clarkacal
clarkacal
Joined: Sep 22, 2010
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January 17th, 2011 at 10:42:50 AM permalink
Oh I just saw it was hi-lo you were playing. Yeah that was pretty unlucky!
mkl654321
mkl654321
Joined: Aug 8, 2010
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January 17th, 2011 at 1:27:24 PM permalink
Any answer to this question based on the random probability of a particular card combination being dealt isn't relevant. The hands out against you in such a situation would be only those that had called preflop in the first place, and more importantly, were still in the pot at that point. Therefore, those hands are nonrandom. (For instance, you are unlikely to be up against QQQ2, but that is a "possible" hand.)

So you should look at it this way: the board is 3688. Now, unless you are playing with morons, no one will put any action in there unless they have the nut low (A2 something something), or they have an 8. Furthermore, no one would get particularly excited with that 8, because the three low cards on the board, PARTICULARLY three that were not an A or a 2, would make it very likely that someone had a made low hand. The only way a reasonable player would feel even somewhat comfortable with ANY high hand in a situation like that would be if it was the "nut" full house. Similarly, a player holding the nut low would be check-calling, because he would only be eligible for half the pot in any case, and could very easily get quartered. The nut full, at least, can feel reasonably good about his chances to get half (not that he wouldn't be subject to suckouts).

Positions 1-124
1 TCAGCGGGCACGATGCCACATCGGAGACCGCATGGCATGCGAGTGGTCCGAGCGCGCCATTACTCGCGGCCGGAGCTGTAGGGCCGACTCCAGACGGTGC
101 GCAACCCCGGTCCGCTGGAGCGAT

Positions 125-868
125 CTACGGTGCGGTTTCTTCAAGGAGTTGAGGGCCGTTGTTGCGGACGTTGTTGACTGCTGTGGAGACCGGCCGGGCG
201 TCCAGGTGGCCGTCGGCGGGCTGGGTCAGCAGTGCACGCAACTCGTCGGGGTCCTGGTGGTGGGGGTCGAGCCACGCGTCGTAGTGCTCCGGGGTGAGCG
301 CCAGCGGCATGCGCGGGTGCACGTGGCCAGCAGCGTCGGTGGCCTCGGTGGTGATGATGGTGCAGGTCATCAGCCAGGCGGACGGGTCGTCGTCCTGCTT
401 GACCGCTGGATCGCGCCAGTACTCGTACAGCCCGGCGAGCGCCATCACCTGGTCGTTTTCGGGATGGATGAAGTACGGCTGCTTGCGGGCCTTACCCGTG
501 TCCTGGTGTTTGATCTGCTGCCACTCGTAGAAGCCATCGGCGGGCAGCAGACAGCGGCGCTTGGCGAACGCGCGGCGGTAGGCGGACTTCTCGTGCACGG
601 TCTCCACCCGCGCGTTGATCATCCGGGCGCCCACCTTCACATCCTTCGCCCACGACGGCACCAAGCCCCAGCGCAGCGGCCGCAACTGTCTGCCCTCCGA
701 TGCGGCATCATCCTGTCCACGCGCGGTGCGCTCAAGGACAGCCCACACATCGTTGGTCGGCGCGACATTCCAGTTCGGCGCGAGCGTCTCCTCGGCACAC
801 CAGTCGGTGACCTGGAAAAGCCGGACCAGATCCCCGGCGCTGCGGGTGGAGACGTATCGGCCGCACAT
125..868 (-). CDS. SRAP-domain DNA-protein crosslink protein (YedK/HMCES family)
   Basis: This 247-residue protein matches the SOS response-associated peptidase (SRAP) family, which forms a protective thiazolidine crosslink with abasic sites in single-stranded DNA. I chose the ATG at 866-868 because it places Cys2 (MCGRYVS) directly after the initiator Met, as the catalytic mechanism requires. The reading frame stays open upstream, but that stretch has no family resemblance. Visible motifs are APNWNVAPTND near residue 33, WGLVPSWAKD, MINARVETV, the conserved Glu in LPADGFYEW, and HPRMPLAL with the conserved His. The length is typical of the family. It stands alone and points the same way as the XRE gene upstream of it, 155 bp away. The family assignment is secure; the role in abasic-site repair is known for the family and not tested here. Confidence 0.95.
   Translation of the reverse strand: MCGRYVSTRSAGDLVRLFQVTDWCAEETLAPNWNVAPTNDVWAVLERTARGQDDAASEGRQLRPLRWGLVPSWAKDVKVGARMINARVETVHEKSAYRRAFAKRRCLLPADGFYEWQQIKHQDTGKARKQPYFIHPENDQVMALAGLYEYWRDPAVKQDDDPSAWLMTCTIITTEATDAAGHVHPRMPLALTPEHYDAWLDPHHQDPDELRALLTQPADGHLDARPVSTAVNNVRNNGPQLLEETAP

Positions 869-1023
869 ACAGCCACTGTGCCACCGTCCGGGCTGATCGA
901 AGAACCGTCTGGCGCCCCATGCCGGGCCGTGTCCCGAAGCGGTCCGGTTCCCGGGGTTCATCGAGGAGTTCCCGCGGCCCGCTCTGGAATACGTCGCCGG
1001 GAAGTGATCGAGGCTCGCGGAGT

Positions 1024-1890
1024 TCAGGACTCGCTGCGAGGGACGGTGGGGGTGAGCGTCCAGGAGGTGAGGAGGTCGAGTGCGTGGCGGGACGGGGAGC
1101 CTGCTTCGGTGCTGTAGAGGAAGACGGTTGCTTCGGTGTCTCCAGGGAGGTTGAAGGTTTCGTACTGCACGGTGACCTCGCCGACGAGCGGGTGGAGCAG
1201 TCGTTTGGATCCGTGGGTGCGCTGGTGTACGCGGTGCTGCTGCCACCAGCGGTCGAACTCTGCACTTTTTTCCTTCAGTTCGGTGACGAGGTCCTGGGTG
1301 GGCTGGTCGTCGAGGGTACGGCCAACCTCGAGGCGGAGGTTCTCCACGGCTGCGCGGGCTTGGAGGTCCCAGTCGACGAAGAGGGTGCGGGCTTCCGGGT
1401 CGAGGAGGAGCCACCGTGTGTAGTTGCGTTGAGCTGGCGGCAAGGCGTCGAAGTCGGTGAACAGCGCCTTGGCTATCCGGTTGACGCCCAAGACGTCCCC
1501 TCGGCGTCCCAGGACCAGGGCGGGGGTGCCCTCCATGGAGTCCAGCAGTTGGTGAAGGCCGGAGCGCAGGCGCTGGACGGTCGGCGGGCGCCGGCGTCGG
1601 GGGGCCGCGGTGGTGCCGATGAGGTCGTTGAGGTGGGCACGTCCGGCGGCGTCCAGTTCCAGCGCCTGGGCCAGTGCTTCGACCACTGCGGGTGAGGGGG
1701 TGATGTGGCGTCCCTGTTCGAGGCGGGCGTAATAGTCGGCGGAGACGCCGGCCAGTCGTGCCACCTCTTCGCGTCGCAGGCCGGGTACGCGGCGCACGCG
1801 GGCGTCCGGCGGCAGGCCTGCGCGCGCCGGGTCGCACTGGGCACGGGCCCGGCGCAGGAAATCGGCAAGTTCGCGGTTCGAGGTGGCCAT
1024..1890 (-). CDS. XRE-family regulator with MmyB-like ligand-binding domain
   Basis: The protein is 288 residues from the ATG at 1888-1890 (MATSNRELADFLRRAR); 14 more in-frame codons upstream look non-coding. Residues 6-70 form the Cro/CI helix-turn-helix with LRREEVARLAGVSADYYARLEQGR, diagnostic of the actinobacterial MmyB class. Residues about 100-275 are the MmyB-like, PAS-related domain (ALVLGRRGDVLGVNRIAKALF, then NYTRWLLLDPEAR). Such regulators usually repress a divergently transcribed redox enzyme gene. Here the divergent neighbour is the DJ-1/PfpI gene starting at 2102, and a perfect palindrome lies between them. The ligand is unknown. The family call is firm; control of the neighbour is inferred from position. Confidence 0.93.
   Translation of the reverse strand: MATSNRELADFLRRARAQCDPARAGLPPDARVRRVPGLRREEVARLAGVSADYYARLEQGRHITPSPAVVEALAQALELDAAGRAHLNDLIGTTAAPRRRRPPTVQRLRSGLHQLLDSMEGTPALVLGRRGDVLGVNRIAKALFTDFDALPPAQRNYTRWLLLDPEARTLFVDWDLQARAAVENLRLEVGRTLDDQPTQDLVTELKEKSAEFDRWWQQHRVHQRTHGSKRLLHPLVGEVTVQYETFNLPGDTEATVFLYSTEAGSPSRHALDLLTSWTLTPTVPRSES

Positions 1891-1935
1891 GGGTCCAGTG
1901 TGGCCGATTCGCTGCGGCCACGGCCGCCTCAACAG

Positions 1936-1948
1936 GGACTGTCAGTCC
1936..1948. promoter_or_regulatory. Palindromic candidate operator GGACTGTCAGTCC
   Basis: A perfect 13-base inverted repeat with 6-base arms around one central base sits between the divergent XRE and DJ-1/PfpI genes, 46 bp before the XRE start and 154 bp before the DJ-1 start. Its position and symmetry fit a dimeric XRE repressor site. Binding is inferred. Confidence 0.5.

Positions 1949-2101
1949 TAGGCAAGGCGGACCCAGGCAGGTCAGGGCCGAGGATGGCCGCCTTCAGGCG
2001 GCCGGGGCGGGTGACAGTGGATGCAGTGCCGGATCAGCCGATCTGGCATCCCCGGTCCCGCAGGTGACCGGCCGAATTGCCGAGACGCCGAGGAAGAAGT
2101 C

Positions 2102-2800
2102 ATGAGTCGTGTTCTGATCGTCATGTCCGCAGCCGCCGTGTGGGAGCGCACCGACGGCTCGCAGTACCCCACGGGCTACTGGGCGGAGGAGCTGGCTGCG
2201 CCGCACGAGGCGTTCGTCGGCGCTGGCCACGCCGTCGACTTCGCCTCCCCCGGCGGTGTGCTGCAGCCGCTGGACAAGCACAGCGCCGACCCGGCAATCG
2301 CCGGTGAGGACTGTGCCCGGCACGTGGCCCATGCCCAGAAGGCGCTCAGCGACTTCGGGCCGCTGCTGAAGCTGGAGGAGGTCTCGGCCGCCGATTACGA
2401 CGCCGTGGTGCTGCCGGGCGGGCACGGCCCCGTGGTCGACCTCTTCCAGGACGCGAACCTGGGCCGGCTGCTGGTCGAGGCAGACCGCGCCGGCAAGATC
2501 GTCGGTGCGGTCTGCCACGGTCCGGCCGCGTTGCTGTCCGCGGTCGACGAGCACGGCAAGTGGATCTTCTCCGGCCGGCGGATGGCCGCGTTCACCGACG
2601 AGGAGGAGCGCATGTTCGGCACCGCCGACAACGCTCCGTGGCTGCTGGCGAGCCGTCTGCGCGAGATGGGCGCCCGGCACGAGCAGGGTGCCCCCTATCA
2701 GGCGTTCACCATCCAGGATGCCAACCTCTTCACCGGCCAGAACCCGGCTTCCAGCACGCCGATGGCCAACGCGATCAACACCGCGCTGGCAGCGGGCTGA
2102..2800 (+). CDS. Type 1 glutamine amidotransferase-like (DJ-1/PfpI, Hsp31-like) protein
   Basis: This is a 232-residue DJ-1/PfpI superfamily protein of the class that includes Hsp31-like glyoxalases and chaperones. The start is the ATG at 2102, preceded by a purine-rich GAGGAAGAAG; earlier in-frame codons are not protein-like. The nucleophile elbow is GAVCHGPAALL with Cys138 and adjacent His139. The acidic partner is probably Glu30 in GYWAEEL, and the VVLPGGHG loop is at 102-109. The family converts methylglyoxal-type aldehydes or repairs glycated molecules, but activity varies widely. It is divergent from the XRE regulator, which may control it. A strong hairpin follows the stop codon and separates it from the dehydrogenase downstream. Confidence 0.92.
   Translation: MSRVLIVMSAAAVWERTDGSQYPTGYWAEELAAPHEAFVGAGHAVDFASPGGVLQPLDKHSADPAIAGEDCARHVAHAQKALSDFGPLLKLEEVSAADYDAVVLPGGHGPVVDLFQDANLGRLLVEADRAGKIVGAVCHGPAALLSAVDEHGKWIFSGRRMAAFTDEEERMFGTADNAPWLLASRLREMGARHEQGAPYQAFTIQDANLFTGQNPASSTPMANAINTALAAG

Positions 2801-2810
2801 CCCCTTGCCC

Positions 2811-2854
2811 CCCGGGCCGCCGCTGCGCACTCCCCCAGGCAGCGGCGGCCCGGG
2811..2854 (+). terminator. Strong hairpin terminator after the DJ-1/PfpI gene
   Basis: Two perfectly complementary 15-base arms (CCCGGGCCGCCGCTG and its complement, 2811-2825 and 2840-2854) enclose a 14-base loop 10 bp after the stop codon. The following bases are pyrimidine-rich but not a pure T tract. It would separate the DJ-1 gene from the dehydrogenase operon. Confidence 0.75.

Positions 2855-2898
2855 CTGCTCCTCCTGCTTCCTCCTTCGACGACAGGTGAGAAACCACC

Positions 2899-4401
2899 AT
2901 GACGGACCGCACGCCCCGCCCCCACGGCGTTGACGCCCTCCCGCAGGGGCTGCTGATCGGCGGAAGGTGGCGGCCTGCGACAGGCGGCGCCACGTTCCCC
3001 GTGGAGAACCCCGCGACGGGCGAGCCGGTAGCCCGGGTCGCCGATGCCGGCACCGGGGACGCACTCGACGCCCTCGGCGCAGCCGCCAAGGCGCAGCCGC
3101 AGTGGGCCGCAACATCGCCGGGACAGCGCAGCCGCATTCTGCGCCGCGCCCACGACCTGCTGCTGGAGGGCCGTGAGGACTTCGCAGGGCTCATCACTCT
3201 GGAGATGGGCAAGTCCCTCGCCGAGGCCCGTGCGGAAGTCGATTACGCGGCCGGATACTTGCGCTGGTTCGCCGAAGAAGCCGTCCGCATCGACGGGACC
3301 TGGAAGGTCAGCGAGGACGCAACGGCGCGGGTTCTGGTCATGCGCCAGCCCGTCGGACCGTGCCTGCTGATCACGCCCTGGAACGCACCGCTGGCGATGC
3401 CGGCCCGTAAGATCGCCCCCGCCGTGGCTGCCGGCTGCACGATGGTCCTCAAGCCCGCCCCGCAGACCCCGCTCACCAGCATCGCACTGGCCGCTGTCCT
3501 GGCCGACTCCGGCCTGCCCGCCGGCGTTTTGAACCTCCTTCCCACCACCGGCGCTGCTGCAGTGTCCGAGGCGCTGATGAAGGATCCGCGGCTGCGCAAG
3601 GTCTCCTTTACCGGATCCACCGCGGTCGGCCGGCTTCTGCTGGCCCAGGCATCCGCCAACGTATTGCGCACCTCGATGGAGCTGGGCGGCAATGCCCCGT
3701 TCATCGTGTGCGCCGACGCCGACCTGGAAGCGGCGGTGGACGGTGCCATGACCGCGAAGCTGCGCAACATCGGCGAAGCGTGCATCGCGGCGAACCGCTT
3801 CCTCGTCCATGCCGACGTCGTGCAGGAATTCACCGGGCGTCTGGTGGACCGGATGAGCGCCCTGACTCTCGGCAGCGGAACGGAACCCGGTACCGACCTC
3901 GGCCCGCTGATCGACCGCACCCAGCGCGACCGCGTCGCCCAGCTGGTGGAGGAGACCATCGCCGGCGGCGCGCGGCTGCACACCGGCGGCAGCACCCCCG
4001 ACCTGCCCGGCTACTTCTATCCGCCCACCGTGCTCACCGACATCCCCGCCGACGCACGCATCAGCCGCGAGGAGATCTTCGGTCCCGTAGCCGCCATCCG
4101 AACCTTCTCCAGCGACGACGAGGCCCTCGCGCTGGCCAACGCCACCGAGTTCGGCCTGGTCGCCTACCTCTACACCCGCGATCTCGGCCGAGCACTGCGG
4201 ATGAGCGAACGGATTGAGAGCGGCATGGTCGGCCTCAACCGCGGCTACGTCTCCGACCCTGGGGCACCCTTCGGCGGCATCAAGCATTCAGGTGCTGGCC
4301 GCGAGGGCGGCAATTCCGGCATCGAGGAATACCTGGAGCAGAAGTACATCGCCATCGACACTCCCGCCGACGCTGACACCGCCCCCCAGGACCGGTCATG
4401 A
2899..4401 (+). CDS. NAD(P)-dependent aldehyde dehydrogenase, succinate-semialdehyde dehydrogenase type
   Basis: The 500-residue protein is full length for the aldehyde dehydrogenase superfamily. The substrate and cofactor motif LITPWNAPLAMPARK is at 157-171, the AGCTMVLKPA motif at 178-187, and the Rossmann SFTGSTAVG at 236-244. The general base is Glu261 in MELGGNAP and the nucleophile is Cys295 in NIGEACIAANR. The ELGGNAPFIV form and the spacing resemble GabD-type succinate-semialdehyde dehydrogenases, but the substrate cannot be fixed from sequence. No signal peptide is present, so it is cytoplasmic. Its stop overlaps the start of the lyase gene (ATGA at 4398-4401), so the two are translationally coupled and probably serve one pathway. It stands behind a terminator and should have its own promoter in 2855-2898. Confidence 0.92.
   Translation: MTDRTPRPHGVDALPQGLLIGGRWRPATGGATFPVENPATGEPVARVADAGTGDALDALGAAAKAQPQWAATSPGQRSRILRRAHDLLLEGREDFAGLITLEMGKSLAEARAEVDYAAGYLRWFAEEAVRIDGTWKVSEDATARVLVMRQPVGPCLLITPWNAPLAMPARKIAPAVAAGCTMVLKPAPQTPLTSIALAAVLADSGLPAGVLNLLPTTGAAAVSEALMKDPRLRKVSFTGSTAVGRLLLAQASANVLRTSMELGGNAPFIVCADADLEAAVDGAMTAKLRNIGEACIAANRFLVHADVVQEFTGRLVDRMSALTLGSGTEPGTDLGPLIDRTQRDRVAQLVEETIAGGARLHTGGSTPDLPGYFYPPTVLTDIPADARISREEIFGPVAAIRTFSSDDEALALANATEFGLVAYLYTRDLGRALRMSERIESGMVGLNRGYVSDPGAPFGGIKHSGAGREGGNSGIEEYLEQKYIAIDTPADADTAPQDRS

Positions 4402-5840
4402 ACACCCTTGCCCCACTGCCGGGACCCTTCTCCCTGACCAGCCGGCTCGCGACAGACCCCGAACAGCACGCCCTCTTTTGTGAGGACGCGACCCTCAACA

So my answer to the question, how likely is it that my second-nut full house is beaten, would be, "pretty damn likely". Anyone taking the lead in the betting on the turn would be MORE LIKELY THAN NOT to have the nut full house, simply because no other made hand would have a particularly good expectation.

So the answer to your question should be, "about 75%, if there's any significant action, and there are three or more players remaining". Heads up, a bettor could be trying to chase away a weak high or a weak low. Three or more players--no hope of that, so a bettor at that stage would have to have a legitimate hand, and as I noted, the only legitimate hand (with a realistic profit expectation) would be the NUT full house.

I should add that I learned how worthless the "second nut" full house is in Omaha only through bitter experience: in Omaha, there are only two hands that count: the nuts, and a draw to the nuts. And in Hi-Lo Omaha, there is only one hand that counts: a scooper.
The fact that a believer is happier than a skeptic is no more to the point than the fact that a drunken man is happier than a sober one. The happiness of credulity is a cheap and dangerous quality.---George Bernard Shaw